5 Bank And Fintech Partnership Ideas To Generate Revenue

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OBSERVATIONS FROM THE FINTECH SNARK TANK

Today’s realities in the banking industry:

  1. Banks and credit unions need new sources of non-interest income.
  2. Fintech startups need to start generating revenue.
  3. Bank/fintech partnerships are a win/win: They help banks offer services that would take them years to develop and they help fintechs scale distribution faster and more cheaply than they could on their own.

There are bank/fintech partnership opportunities out there that could generate revenue for both parties, yet few banks are pursuing those opportunities.

Why is that?

Banks’ Fintech Partnership Priorities Are Out of Whack

Among banks and credit unions planning to partner with fintechs, 86% cited “improve the customer experience” as a top priority, followed by roughly four in ten who mentioned reducing operating expenses or fraud as a top priority.

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Only about a third considered “expand the product line” to be a top priority.

The obsession with “improving the customer experience” is maddening. As I’ve argued before, mid-size financial institutions could never spend enough to catch up with the customer experiences of the megabanks.

The prioritization of cost and fraud reduction is also misguided. Partnerships generally take time to develop, deploy, and scale. Banks need cost/fraud reductions now.

This is all too bad because there are opportunities for banks to partner with fintechs that could generate revenue and help them differentiate themselves from the megabanks.

Here are five ideas for them to consider.

Five Bank/Fintech Partnership Ideas

1) Bill Negotiation Services

Banks have two bill pay-related problems: 1) Just 14% of consumers use their bank’s or credit union’s digital platforms to pay their bills, and 2) Of those that do, they’re predominantly older consumers.

Why is this a problem? Because paying bills on banks’ sites and apps offers banks opportunities to help their customers make smarter decisions about their financial lives which would (should) drive loyalty and relationship growth.

But how can banks provide bill pay recommendations if their customers don’t pay bill on their sites and apps?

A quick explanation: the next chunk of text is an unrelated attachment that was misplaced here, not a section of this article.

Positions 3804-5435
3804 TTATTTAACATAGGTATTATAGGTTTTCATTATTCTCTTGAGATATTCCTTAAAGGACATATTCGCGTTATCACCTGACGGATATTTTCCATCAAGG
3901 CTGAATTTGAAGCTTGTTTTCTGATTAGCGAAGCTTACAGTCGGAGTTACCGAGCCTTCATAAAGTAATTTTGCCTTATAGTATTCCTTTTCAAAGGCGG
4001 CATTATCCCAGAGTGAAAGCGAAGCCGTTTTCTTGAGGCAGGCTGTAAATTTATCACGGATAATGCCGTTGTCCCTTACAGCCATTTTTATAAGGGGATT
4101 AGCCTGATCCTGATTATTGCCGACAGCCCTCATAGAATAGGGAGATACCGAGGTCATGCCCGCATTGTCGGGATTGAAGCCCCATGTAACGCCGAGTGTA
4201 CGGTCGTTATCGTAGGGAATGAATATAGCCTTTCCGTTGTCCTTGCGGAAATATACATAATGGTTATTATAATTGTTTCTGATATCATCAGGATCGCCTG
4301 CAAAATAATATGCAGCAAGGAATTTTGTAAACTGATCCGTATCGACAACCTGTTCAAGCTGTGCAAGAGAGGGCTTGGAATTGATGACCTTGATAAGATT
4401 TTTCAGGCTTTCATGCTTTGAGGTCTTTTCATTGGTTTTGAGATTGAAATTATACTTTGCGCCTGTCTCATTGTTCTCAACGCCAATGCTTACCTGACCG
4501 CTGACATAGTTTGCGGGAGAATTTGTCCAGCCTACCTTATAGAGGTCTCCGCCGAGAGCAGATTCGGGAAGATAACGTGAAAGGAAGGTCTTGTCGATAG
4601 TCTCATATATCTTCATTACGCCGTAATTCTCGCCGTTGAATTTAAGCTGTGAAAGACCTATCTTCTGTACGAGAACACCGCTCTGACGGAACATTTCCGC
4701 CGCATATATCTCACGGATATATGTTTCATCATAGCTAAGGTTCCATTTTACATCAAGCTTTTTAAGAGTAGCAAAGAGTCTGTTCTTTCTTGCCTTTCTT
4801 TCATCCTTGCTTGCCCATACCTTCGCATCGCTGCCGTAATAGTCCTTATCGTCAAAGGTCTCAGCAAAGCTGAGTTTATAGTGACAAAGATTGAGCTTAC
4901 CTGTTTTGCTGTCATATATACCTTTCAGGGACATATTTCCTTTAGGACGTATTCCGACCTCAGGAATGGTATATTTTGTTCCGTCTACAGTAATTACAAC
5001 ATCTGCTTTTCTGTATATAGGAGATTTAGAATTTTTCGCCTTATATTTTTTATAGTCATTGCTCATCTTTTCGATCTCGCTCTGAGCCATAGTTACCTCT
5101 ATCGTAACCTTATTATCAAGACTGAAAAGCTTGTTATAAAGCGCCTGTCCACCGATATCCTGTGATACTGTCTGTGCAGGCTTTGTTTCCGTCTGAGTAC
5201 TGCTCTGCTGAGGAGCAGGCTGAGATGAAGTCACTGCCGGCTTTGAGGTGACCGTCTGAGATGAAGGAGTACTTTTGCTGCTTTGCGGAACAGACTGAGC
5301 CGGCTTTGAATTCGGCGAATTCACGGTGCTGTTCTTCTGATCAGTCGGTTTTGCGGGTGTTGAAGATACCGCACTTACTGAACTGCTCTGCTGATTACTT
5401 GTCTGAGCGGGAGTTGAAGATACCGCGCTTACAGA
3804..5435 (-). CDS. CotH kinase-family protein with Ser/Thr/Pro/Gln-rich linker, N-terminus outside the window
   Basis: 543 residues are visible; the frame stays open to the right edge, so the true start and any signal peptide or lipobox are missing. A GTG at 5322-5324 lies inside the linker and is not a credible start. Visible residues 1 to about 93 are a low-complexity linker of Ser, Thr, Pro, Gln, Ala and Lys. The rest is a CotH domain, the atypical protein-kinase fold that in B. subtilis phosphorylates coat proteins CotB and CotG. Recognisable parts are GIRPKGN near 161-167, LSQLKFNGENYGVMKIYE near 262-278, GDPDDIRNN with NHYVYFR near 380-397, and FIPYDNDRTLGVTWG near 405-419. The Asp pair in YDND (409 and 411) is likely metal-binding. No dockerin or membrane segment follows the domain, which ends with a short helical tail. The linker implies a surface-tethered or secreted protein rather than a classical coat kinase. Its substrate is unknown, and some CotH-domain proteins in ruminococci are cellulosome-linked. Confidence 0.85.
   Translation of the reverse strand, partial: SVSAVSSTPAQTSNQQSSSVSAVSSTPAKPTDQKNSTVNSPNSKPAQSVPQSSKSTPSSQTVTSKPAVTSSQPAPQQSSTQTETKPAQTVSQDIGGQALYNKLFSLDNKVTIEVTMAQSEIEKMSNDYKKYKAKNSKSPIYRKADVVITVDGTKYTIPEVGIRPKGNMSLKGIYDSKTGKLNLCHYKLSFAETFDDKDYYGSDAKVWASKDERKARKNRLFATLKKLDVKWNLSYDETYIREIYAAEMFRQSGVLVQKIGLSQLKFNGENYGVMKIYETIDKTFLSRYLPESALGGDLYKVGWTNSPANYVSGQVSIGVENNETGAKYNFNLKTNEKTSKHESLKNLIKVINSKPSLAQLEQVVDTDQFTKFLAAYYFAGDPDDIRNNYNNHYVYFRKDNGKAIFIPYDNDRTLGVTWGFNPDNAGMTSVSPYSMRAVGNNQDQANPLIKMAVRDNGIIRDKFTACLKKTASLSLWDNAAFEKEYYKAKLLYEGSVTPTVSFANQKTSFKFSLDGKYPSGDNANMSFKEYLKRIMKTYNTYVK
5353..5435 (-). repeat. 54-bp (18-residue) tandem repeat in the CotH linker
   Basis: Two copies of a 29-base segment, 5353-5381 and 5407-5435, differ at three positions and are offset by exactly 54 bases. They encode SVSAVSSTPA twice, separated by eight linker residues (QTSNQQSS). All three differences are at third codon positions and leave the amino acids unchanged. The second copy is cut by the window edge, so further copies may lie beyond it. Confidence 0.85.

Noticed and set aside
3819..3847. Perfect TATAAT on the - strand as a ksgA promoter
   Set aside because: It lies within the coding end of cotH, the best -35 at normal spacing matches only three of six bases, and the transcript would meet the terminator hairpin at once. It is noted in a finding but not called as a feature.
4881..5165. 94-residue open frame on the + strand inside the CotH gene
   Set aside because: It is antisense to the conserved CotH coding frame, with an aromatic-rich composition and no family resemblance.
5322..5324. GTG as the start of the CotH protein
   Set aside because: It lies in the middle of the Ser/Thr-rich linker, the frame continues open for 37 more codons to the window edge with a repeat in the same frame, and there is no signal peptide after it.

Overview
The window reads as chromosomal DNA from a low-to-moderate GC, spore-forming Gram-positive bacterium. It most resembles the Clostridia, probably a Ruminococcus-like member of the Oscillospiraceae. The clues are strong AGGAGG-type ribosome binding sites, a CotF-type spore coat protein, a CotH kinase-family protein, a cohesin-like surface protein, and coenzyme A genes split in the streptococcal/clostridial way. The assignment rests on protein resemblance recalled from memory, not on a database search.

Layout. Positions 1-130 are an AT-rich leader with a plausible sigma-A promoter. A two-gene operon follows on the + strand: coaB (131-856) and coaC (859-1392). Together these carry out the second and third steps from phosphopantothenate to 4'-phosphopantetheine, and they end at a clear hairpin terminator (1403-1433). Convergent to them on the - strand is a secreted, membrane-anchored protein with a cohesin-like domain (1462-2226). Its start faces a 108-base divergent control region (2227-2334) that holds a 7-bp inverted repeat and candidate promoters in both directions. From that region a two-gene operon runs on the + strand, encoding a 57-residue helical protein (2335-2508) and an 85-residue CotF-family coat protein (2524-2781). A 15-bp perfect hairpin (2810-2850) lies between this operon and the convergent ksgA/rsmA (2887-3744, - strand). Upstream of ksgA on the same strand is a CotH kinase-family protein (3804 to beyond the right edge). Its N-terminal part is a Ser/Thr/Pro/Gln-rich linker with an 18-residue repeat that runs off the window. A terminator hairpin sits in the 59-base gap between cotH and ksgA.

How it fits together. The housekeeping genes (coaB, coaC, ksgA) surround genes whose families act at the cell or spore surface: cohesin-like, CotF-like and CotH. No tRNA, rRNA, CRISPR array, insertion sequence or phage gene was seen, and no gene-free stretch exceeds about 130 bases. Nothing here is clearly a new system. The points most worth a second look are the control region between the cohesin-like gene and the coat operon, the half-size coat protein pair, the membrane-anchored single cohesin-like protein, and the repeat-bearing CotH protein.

They can’t. And for the past few years, they have not succeeded in stemming the tide towards biller direct behavior.

Time for a new strategy, no? How about a partnership with a fintech like Billshark that negotiates consumers’ bills to help them save and shares revenue with the bank?

Radius Bank has partnered with the fintech since October 2018. Chris Tremont, EVP of Virtual Banking at Radius declined to comment on user adoption of the bill negotiation tool or the revenue it’s helped generate for the bank, but said the bank is “happy with the partnership.”

2) Subscription Management

It’s getting tiresome hearing about the “subscription economy,” but the fact remains: On average, Americans subscribe to roughly 13 services (that’s also the median—half have more than 13).

It’s a pain to keep track of all those subscriptions.

Although there are a number of mobile apps available to track subscriptions, one does it exclusively with bank partners (currently only available in Europe).

Minna Technologies partners with banks like Swedbank and Spare Bank to help those banks’ customer manage the entire subscription lifecycle including: 1) Purchasing new subscription; 2) Tracking how much is spent; 3) Comparing and switching providers; and 4) Cancelling unwanted subscriptions.

Minna will be testing a paid model with one of its partner banks.

It’s easy to envision, however, that some consumers would be willing to pay a one-time fee to avoid the hassle of cancelling subscriptions with certain providers (have you ever tried to cancel a SiriusXM subscription?).

An added benefit to banks for this kind of partnership is the potential for reductions in customer service-related costs.

One of Minna’s bank partners receives tens of thousands of calls each month to block subscriptions or for chargebacks and disputes, and anticipates $5 million in reduced customer service costs from deploying the subscription management app.

3) Data Breach and Identity Protection Services

We’ve become numb to data breaches. Many consumers believe that “all of my data is already out there” (which is nonsense—if all of your data was “out there” already, there would be no more data breaches).